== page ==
Jun 24, 2019 | Updated: 08:43 AM EDT

Repeated Evolution of Flightlessness in Dryolimnas Rails

Jun 07, 2019 09:11 AM EDT

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White-throated Rail (Dryolimnas cuvieri)
(Photo : Totodu74)
White-throated Rail (Dryolimnas cuvieri)



About 240,000 years ago, a flock of leggy birds took off from Madagascar and inhabited the island Aldabra, which is 250 miles away from their origin. As Aldabra is a secluded island, there were no predators that roamed around, eliminating the need for the birds to flee or fly around. This way of life eventually led the birds to lose their ability to fly and overtime, their anatomy has changed, as well. However, this adaptation to their environment may have led to their demise. A big flood washed over the island and wiped out all the birds and every other life that inhabited in that island.

As the world continues to change through time, specifically, changes in sea levels, the island reemerged. Another flock of bird species flew from Madagascar and arrived on the island of Aldabra. Shockingly, scientists reveal that the birds have taken the same pattern in diversion and evolution.

Rails are known to be a species of flying birds. They are often seen skulking for food around marshes. Some species of rails are also known to fly very far from their habitats in search of a new and more hospitable habitat. This trait has is true even for some white-throated rails which have flown out of Madagascar and settled in Aldabra, once again.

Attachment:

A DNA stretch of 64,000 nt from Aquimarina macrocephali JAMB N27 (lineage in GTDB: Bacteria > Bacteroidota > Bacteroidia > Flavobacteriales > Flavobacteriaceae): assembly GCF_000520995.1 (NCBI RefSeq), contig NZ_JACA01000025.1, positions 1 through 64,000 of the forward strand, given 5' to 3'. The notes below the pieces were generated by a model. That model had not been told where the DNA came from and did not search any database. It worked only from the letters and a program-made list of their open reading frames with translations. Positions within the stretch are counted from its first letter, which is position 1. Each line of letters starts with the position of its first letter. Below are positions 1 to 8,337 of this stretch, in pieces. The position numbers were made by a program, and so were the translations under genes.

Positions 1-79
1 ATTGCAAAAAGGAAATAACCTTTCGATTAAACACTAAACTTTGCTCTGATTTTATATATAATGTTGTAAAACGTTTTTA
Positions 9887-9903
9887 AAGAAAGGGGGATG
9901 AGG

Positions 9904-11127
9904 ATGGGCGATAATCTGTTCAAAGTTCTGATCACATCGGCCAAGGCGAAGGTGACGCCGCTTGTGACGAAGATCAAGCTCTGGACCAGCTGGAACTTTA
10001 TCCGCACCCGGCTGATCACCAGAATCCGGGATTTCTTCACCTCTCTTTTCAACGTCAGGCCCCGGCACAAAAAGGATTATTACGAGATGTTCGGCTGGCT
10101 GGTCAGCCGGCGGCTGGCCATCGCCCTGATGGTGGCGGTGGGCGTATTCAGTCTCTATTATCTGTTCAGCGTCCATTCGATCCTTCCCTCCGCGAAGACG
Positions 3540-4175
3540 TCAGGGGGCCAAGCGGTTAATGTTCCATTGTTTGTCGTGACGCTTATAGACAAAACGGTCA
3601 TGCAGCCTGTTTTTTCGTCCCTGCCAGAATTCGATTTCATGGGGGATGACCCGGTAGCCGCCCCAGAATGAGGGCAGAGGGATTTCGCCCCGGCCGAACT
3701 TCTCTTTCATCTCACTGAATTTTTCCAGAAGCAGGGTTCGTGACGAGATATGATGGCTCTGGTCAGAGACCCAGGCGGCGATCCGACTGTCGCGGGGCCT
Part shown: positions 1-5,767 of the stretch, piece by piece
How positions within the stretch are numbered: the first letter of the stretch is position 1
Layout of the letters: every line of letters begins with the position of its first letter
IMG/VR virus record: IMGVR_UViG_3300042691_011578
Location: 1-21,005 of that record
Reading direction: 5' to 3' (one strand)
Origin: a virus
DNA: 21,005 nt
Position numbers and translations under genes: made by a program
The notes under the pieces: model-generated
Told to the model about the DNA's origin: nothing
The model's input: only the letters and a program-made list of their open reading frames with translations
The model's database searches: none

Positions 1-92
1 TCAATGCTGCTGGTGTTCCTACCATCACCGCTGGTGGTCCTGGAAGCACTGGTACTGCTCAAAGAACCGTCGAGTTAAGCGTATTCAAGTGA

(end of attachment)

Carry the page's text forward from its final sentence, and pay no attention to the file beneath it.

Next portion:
A new study documents a new genus of rail that seem to be evolving around the same trajectory of the rail species that occupied the land and was extinct before the new group came to inhabit the land.

"In about 20,000 years or maybe less, the rails will once again evolve as flightless birds," stated Julian Hume, representative of the Natural History Museum in the United Kingdom. Hume added, "the evolution of species can be quick especially when the conditions are right."

According to the research conducted, the fossil evidence presented was similar to that of the rails that were washed off from extinction. The rails epitomize the ability to fly from one island to another considering the distance where they naturally and originally reside. "Their evolution to being flightless birds as they are known for, now have also been shown in evidence on multiple occasions," stated David Martill, co-author of the study.

The results of the study conducted by both Martill and Hume were recently published in the Zoological Journal of the Linnean Society. The evolution of species may not happen in a few years, not even for a few decades or centuries. However, it is important to highlight that this study just shows that the rails are following the same pattern and trajectory in evolution.

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